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Posts Tagged ‘cleaning’

I never liked schedules or routines but it seems these days I have fallen into some that I really adore. The only schedules I ever had as a child were school, sports, work and family dinners. Aside from these things, everything else in my life could be done when I wanted to do them. As an adult I never stuck to a routine, not really anyway. Nothing hard and fast, that’s for sure save for bedtimes and, again, family dinners. So when and how did I fall into a routine around here and how in the world did I come to actually depend on it?

Most people would would think that having children would have caused this shift in my lifestyle, but that’s not it. Our lives have always been organic- in that we do what we want, when we want. I would clean when I had time, we would run errands anytime morning or evening, laundry was done on an as needed basis and breakfast and lunches were made when we were all hungry. As you can imagine it was chaotic, though I never would have admitted it at the time, if I even bothered to notice.

I didn’t sit down one day and decide our lack of a schedule wasn’t working for us. Nothing changed over night- it evolved all on its own to become what it is today. And now I am somewhat (okay, very) OCD that things stay the way they are. Why? Simply because this is what works for our family and our lifestyle and leaves mama a whole lot less stressed out everyday.

Five and a half years ago we moved to this suburban location and I learned very quickly that suburban living meant that anyone could stop over at anytime. Neighbors always had something going on and our outdoor meetings could, at any time, result in an invitation to come into our house, from a child needing a bathroom break to a friend wanting to see the changes we made in the house. I got it into my head that the house needed to be presentable at all times for this very reason. Thus was born my, “all chores must be accomplished by 10am,” philosophy. Why 10am? It seemed like the time when people would get moving around the development, when people would venture out to do yard work or play with children.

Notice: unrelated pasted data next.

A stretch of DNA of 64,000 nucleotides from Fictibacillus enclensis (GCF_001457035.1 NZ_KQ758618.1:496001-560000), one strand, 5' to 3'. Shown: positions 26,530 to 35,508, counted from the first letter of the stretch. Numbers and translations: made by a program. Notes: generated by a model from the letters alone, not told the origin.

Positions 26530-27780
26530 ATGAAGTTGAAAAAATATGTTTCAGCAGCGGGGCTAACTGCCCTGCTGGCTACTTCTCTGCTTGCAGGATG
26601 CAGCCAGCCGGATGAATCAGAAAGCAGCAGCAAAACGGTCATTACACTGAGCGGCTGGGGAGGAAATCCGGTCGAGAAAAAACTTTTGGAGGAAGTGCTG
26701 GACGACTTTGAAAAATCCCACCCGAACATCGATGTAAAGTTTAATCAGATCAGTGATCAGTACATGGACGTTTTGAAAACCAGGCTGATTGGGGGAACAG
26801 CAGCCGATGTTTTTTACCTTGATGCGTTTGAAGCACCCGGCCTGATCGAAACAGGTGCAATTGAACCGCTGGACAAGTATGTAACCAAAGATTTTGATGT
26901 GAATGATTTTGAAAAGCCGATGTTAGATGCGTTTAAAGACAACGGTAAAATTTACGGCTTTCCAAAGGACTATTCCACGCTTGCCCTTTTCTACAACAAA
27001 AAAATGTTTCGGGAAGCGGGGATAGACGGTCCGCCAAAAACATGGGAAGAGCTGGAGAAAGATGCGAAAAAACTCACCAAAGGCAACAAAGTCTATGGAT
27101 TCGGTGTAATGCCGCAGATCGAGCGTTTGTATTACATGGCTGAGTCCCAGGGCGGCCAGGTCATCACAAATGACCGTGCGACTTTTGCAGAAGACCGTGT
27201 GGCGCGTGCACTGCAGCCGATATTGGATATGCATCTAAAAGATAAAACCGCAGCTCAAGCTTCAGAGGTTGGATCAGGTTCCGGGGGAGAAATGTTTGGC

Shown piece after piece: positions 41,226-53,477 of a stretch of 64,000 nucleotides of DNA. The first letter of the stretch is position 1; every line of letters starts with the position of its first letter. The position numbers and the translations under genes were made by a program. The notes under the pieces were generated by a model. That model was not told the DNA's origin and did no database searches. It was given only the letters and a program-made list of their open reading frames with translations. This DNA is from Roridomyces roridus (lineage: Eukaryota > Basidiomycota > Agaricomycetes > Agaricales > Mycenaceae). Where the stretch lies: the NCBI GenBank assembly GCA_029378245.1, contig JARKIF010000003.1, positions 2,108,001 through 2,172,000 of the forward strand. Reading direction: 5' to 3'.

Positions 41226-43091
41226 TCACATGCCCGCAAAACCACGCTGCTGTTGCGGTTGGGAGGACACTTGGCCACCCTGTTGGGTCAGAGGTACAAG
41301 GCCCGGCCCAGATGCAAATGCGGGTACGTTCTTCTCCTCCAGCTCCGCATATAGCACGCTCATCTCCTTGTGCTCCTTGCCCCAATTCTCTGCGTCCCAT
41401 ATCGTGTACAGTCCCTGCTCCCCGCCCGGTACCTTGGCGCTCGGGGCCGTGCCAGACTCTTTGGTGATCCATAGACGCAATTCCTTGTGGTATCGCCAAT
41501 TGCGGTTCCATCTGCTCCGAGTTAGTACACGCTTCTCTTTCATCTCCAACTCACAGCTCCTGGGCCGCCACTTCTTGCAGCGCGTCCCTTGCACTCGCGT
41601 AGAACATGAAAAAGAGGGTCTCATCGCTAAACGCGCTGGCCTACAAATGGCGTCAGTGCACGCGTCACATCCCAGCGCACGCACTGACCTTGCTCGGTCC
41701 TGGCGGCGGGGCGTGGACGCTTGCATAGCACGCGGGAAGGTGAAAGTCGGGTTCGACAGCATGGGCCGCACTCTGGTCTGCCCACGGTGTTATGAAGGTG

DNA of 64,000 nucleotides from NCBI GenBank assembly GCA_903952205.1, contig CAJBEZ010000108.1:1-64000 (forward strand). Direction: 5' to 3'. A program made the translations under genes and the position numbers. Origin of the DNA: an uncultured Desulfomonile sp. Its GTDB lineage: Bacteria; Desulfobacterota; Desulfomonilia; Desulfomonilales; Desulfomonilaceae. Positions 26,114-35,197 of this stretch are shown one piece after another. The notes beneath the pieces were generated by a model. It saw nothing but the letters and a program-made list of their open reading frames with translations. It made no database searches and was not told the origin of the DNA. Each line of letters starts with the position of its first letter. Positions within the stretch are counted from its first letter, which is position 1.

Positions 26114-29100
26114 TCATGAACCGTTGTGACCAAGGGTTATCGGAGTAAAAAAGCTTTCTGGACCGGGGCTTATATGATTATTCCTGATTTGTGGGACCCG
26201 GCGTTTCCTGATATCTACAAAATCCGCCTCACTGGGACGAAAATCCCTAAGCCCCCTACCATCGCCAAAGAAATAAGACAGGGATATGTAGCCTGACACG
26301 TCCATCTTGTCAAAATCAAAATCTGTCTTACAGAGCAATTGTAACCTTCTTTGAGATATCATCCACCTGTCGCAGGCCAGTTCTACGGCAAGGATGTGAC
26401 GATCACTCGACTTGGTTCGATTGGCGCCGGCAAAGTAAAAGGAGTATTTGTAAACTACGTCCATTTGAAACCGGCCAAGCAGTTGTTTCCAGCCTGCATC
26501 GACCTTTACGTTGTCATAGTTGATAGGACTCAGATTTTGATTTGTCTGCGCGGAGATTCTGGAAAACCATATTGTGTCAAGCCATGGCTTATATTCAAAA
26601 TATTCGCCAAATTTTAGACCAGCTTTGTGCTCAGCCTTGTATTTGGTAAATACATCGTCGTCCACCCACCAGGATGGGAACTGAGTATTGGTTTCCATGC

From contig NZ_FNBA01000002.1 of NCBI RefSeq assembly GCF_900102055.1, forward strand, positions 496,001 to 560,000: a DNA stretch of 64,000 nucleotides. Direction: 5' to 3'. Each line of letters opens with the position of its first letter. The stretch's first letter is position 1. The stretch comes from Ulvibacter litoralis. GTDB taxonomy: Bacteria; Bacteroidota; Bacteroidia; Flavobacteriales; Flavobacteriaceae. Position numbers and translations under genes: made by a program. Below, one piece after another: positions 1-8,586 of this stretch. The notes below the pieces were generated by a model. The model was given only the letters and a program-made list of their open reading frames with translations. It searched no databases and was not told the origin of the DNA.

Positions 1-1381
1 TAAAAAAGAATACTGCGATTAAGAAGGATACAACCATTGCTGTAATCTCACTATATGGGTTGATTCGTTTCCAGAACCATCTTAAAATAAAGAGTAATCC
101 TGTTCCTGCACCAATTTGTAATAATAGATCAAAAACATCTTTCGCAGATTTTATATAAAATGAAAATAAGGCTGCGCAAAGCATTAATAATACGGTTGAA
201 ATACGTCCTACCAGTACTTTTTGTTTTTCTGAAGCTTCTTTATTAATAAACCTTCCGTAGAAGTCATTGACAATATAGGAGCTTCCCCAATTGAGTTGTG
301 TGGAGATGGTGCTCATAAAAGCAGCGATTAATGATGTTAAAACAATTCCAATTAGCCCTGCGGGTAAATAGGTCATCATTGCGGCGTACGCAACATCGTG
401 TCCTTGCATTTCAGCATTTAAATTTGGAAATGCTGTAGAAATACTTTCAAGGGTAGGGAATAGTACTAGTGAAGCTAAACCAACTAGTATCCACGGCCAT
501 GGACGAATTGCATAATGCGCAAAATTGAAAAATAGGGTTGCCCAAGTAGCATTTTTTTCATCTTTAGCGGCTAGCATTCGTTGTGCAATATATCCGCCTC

I personally define chores as those annoying daily tasks that always need to be done. For me it is getting the dishes from the dishwasher put away so that it is ready to receive another load and nothing should be in the sink. The bathroom should be cleaned up, clothing gathered up and put in the laundry basket, floor cleaned and nothing on laying out on the counter. I sweep and clean the kitchen floor and check to see if the floors need vacuumed- they usually do. My vacuum and I have developed a special relationship over the years. I also clean the cat litter everyday and change the bunny litter if it is needed. All of this is done by 10am, though if I am really motivated it gets done by 8:30am. Accounting for taking Logan to school it bumps it back to 9am.

I have also developed a routine for laundry that I really like. I am able to do the majority of laundry on Mondays and Fridays. Monday’s laundry gets us through the week and Friday’s through the weekend. It also opens the washing machine up during the week and relieves any stress if I decide to wash curtains, stuffed animals or bedding.

Generally, though not always, laundry is finished by 10am save for putting it away. On Mondays and Fridays, laundry is the first thing I gather up before starting my other chores.

I do other necessary evils throughout the day as I have time. These are on an as needed schedule. Cleaning the bathtub, organizing closets, wash down walls, dusting, washing windows and anything else that requires my attention though isn’t considered a daily chore. Having done everything by 10am and spreading out what I want to do means I’m not stressing about getting other things done throughout the day. Less stress= a happy mama and we all know what they say about mama being happy (insert evil laughter).

My philosophy is to have everything done so that if someone stops over I wouldn’t be embarrassed to invite them into my home. I also like to avoid any sort of real work on the weekends because we always have something to do as a family. On the weekends I do dishes and straighten up and that’s about it. I don’t want to have to wait on cleaning the house to be able to go out and have fun.

My biggest pet peeve in this whole world is a dirty kitchen. I spend a majority of my time in that room and can’t even consider cooking (which I do three times a day) if it is dirty. My mom taught me years ago to clean up as I go and that has stuck with me. Consider baking cookies. I’m a pretty messy baker. If I didn’t have my dishes done and the dishwasher available my sink would be piled high with mixing bowls, measuring spoons and other utensils and I would lose my mind- no really, I would, I know this from experience.

As if my morning routine weren’t enough, I have one for evenings as well. I once read an old wive’s tale that said something to the effect of, “a dirty kitchen left over night will cause a restless sleep.” Man, did that one stick! I don’t know when I became a neat freak, because if you ask my parents it didn’t happen soon enough, but now if something is left unfinished I do have a more difficult time falling asleep at night. I need my beauty sleep, so we can’t have that! After dinner, dishes are cleaned and loaded in the dishwasher. I usually run it in the morning after breakfast. The house gets a once over and I can retire to family time satisfied that everything is done.